Understanding the persistence of vertical (stand-alone) HIV clinics in the health system in Uganda: a qualitative synthesis of patient and provider perspectives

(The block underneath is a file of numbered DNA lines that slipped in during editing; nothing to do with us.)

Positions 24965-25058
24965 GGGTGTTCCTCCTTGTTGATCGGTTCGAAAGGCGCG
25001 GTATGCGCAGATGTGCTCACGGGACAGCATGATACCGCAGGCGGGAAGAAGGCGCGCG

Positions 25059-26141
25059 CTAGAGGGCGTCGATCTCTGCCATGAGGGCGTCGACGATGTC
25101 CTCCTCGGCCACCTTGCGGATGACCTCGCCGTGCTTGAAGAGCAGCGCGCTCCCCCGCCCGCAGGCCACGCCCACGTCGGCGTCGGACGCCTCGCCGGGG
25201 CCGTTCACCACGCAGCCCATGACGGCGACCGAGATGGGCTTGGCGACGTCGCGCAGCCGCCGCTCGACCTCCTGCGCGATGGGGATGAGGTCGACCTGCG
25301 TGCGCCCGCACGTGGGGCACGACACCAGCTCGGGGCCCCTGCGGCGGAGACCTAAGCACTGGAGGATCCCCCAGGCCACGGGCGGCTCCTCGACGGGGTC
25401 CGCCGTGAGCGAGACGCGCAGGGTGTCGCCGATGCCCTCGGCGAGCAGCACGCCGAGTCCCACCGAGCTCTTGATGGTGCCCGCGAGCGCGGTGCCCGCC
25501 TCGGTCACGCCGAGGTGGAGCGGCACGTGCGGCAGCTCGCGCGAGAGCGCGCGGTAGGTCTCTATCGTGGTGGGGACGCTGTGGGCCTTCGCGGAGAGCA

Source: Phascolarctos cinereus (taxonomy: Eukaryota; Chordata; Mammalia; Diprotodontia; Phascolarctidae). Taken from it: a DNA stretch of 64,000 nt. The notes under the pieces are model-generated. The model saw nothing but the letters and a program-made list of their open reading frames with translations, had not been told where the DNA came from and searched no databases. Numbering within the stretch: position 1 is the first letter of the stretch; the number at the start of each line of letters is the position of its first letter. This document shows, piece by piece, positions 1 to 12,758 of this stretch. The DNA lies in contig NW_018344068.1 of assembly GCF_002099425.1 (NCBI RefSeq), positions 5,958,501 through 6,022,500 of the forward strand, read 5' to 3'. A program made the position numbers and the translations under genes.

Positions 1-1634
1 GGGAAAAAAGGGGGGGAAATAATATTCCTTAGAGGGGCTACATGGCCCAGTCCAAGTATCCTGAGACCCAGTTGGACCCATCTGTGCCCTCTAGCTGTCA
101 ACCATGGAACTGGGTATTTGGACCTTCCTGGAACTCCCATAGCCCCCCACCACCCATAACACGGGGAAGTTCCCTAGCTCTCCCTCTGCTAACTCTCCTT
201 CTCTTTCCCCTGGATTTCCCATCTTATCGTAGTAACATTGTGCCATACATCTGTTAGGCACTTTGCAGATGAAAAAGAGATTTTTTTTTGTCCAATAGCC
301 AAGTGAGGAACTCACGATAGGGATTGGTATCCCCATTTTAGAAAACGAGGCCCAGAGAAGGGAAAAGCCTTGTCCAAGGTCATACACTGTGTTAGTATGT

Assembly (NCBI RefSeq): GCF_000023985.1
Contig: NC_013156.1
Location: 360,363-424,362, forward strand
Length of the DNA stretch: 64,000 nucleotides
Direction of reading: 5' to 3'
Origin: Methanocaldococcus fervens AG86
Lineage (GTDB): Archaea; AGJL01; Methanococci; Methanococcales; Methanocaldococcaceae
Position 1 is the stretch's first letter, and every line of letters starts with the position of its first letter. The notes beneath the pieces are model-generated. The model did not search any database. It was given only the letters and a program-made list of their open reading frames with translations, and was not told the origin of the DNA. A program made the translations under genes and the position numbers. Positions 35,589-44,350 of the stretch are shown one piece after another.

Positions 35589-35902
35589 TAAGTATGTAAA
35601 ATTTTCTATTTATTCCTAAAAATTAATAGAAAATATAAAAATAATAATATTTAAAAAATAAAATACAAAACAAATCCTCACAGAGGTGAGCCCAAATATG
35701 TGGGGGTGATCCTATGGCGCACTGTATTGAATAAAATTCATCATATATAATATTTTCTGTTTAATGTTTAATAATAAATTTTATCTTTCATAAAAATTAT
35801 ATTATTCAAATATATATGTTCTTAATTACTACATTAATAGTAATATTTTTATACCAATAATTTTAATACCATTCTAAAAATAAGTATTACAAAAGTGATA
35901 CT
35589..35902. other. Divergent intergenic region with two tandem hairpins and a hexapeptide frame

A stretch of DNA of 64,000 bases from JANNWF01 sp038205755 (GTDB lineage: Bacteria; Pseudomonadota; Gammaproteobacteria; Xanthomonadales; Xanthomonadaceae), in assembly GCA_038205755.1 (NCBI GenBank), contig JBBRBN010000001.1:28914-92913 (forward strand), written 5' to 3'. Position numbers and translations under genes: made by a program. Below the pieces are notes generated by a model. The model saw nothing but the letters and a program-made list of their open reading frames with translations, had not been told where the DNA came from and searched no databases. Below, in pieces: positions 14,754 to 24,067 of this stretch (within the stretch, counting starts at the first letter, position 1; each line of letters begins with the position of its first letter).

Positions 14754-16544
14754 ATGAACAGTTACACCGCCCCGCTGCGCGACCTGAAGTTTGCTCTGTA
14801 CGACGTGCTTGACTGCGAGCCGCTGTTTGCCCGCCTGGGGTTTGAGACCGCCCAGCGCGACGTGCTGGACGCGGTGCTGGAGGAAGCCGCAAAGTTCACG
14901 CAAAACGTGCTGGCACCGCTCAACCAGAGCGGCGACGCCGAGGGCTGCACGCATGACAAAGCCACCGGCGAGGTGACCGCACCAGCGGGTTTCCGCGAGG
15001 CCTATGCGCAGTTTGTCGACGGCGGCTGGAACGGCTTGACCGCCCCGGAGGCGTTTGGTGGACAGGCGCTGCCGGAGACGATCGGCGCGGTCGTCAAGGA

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Although there is mounting evidence and policy guidance urging the integration of HIV services into general health systems in countries with a high HIV burden, vertical (stand-alone) HIV clinics are still common in Uganda. We sought to describe the specific contexts underpinning the endurance of vertical HIV clinics in Uganda. Methods: A qualitative research design was adopted. Semi-structured interviews were conducted with the heads of HIV clinics, clinicians and facility in-charges (n = 78), coupled with eight focus group discussions (64 participants) with patients from 16 health facilities purposively selected, from a nationally-representative sample of 195 health facilities across Uganda, because they run stand-alone HIV clinics. Data were analyzed by thematic approach as guided by the theory proposed by Shediac-Rizkallah & Bone (1998) which identifies; Intervention characteristics, organizational context, and broader environment factors as potentially influential on health programme sustainability. Results: Intervention characteristics: Provider stigma was reported to have been widespread in the integrated care experience of participating health facilities which necessitated the establishment of stand-alone HIV clinics. HIV disease management was described as highly specialized which necessitated a dedicated workforce and vertical HIV infrastructure such as counselling rooms. Organizational context: Participating health facilities reported health-system capacity constraints in implementing integrated systems of care due to a shortage of ART-proficient personnel and physical space, a lack of laboratory capacity to concurrently conduct HIV and non-HIV tests and increased workloads associated with implementing integrated care. Broader environment factors: Escalating HIV client loads and external HIV funding architectures were perceived to have perpetuated verticalized HIV programming over the past decade. Conclusion: Our study offers in-depth, contextualized insights into the factors contributing to the endurance of vertical HIV clinics in Uganda. Our analysis suggests that there is a complex interaction in supply-side constraints (shortage of ART-proficient personnel, increased workloads, laboratory capacity deficiencies) and demand-side factors (escalating demand for HIV services, psychosocial barriers to HIV care) as well as the specialized nature of HIV disease management which pose challenges to the integrated-health services agenda.